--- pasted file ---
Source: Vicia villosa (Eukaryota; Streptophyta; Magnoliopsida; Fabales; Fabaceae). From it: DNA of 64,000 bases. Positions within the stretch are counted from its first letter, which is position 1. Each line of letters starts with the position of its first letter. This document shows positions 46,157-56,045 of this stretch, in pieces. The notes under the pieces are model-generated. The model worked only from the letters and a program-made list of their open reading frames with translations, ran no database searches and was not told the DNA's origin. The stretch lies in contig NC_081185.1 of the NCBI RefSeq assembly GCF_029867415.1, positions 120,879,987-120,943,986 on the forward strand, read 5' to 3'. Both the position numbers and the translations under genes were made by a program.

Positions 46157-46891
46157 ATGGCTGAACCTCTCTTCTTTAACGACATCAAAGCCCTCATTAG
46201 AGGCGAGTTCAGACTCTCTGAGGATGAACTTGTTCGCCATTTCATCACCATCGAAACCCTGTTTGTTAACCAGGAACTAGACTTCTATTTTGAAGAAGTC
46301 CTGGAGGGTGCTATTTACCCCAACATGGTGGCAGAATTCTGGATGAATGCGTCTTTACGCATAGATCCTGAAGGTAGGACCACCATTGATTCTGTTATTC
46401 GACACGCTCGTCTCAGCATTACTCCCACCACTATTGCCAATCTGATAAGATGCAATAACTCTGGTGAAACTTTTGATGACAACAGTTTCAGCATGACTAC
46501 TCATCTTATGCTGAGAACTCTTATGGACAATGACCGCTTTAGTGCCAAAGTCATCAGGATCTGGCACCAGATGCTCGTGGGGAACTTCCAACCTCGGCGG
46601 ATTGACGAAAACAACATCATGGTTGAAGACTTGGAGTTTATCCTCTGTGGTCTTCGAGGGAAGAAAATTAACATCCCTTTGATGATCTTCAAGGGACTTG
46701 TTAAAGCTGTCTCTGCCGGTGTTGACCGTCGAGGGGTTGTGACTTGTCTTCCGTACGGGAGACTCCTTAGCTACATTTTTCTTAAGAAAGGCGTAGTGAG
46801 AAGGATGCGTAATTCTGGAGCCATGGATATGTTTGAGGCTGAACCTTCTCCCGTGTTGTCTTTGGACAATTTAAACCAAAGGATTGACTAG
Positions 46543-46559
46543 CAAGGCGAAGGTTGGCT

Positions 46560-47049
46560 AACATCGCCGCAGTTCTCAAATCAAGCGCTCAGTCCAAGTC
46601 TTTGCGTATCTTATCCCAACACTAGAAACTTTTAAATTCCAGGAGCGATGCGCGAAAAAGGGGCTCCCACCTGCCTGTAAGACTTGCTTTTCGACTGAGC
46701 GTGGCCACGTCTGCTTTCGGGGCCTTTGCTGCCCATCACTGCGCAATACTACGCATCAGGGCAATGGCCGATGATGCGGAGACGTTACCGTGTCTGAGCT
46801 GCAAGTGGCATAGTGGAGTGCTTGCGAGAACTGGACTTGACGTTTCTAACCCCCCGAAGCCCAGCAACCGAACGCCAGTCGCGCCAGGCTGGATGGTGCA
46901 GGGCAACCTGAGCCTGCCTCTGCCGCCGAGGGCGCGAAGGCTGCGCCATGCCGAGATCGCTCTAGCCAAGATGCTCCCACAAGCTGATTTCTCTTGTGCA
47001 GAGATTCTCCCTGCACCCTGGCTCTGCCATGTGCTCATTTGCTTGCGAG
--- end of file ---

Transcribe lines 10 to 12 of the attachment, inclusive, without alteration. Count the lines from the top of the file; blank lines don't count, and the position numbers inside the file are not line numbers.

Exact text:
46801 AAGGATGCGTAATTCTGGAGCCATGGATATGTTTGAGGCTGAACCTTCTCCCGTGTTGTCTTTGGACAATTTAAACCAAAGGATTGACTAG
Positions 46543-46559
46543 CAAGGCGAAGGTTGGCT